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What’s left on the Chargers’ offseason to-do list?

There’s always work to be done.

Wild Card Round - Seattle Seahawks v Philadelphia Eagles Photo by Mitchell Leff/Getty Images

The 2020 offseason is going to feel like the longest break from football in history with the way things have been and will continue be going forward. With that in mind, there’s still plenty of time for NFL teams to get better and improve in this virtual age.

I took a swing at making my very-own to-do list for the Chargers and, although there is just three notes on it, I think each one significant for the success of this team not only in 2020, but for the years to come, as well.

1.) Sign Jason Peters or Kelvin Beachum

You, me, and everyone else who has some sort of skin in the game for the Chargers has been wondering for weeks now why the team has yet to pull the trigger on one of the veteran left tackles still on the market at this point in the offseason.

Both Peters and Beachum are far and away the best two available either would be sizable improvements over the current options of Sam Tevi and Trey Pipkins. Pipkins is likely another year away from being a serviceable player on the blindside and Tevi has unfortunately struggled a little too mightily over the years.

Getting a deal done with Peters is going to be the more difficult of the two but both should be affordable if structured correctly. Peters will likely command around $9 million per year while Beachum could be closer to $7 million. Even at his advanced age, I think Peters is worth that price tag. Beachum is not a bad consolation prize, either.

2.) Get the DBs in the best spots to maximize potential

The Chargers had a plethora of defensive backs in 2019 and the addition of Chris Harris Jr. this offseason threw a huge wrench, albeit a positive one, into everything. Everyone had their defined role. Now, with Harris Jr. bumping Desmond King out of the slot, Gus Bradley has to find a way to get all his best players on the field without reverting back to the 2018 postseason where they trotted out six or seven defensive backs for the majority of the snaps.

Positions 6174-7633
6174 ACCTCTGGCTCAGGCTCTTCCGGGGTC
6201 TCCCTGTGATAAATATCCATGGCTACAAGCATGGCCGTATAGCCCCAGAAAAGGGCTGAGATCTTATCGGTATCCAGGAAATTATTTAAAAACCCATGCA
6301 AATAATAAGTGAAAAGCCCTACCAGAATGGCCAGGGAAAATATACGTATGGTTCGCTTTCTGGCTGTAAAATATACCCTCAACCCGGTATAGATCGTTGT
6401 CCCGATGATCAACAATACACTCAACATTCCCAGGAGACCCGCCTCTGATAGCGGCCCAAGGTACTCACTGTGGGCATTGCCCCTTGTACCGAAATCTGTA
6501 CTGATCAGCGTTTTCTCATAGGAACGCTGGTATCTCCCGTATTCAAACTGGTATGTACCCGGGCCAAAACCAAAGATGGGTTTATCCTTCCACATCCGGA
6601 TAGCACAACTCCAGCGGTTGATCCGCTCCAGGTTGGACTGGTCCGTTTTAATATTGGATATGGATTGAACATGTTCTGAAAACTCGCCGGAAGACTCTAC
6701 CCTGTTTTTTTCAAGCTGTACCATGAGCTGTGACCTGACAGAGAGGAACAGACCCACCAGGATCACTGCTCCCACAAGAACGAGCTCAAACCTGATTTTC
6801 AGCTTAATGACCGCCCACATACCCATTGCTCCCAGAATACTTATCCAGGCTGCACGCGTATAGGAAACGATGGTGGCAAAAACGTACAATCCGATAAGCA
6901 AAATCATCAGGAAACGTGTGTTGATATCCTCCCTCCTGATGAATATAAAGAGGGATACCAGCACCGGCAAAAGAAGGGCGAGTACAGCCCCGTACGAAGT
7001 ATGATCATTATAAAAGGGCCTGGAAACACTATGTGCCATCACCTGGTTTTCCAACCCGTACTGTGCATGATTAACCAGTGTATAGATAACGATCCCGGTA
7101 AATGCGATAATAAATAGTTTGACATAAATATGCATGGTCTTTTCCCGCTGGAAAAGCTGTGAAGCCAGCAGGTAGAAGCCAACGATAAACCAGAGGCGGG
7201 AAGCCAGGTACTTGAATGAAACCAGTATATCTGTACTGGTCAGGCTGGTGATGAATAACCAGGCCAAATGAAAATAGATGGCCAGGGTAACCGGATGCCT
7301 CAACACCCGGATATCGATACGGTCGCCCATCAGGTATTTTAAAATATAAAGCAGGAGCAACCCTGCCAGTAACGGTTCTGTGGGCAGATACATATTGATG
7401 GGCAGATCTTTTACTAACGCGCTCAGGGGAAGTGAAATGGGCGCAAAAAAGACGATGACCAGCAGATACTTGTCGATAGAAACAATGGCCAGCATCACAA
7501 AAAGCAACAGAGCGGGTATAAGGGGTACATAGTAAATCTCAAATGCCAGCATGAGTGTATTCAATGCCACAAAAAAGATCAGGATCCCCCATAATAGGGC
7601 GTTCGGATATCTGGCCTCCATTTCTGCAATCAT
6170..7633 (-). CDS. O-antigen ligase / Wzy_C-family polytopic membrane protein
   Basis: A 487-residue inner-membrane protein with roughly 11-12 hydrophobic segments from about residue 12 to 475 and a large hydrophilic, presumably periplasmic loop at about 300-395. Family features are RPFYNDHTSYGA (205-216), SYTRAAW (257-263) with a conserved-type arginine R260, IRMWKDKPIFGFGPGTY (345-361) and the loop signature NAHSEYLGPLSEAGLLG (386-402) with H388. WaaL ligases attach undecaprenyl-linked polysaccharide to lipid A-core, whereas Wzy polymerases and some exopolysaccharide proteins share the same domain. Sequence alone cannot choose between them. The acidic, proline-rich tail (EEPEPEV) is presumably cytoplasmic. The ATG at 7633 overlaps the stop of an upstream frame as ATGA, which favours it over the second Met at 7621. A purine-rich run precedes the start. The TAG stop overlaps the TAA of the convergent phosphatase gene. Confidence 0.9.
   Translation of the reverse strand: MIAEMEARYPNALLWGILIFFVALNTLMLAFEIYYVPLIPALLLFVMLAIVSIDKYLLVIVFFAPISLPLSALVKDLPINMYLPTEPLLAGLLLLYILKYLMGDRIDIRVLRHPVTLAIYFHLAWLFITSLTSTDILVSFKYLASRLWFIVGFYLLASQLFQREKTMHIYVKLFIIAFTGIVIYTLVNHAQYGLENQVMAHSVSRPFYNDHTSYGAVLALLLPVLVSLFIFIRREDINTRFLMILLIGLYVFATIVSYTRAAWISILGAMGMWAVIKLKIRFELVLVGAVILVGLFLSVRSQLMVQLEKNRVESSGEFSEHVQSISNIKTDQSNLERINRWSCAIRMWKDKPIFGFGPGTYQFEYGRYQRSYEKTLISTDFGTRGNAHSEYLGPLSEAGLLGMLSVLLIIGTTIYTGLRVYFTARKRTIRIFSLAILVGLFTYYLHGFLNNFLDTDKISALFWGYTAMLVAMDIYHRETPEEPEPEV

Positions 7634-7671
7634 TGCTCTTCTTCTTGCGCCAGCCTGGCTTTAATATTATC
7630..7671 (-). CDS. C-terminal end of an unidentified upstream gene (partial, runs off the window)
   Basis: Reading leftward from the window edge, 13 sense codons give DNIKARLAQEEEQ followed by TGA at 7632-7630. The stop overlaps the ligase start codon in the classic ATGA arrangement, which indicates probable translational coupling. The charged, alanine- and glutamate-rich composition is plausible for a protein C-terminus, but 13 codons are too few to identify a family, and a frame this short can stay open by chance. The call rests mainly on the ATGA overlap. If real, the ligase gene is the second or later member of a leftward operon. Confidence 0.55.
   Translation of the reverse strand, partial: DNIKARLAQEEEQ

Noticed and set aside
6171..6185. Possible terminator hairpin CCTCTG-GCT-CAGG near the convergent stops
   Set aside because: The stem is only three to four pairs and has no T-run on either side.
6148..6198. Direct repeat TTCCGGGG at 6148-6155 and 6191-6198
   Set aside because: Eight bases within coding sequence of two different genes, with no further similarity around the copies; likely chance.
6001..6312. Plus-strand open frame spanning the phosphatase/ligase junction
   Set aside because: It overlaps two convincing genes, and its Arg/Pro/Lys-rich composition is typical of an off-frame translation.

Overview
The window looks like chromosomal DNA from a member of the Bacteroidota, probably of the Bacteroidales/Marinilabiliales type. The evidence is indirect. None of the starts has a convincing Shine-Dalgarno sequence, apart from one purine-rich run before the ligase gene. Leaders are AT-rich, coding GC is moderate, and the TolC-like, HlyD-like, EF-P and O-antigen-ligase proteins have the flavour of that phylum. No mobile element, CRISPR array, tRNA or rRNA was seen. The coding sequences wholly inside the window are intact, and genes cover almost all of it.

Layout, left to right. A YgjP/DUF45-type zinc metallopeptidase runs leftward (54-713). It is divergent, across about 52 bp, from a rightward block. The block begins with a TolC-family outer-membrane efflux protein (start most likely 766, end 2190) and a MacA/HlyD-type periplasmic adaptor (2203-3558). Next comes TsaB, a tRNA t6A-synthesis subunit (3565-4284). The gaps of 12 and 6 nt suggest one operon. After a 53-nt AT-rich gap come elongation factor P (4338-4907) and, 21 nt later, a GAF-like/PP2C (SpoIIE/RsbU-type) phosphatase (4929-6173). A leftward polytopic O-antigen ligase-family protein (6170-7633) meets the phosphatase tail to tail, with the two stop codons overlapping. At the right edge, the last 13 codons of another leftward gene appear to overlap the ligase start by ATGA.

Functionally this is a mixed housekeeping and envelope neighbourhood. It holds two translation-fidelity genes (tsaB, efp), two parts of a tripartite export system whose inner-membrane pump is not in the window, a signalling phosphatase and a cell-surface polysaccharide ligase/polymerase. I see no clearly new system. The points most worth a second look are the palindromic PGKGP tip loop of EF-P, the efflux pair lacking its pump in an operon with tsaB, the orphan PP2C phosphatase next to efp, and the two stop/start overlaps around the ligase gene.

Many believe Desmond King will slot in at the team’s dime linebacker role since that’s the next-best spot for him to utilize his talents that he honed in the slot. There’s also been speculation about King seeing time at safety. This idea makes sense, too. Several weeks ago, Bradley mentioned he might want to try Rayshawn Jenkins at linebacker more and put more stuff on his player, in general. That could open up some snaps on the back end for King.

But then there’s the case of second-year safety and 2019 second-round pick, Nasir Adderley. He probably would have won the starting free safety gig eventually if his hamstring injury didn’t linger and eventually get worse. How much time does he see in 2020? How much will he have to fight and play on special teams before he earns a significant role on this defense? Time will tell.

There’s a lot of bodies here so it’s likely not going to be smooth out of the gate. There’s also a lot of talent in this group and you’d hate to see one guy or two get lost in the shuffle. Let’s hope Gus can work some magic.

3.) Decide if they’re going to sign Hunter Henry to a long-term deal before the deadline

The deadline to sign Henry to a long-term deal is July 15. If they are unable to come to an agreement, Henry will play on the tag this season and be a free agent once again next year.

Which move is smarter for the Chargers? In an ideal world, they sign Henry and he plays in a minimum of 16 games in 2020. How likely is that scenario to come true, though? He’s unfortunately never played in all 16 regular games and hasn’t started more than 13 since he got drafted. Is this the year he finally shakes the bad juju?

If they don’t get a deal done before the deadline, and Henry gets injured while playing on the tag, will the Bolts still sign him long-term? I’m not so sure that’s what will happen. The Chargers decision to rush and get this deal done would essentially mean they would rather have Henry for 12-13 games instead of trying to find another guy who can stay on the field more. It’s not the worst way to view it, especially when you consider he’s one of the most complete tight ends in the NFL. The odds of finding someone of Henry’s talent level again so quickly isn’t that high.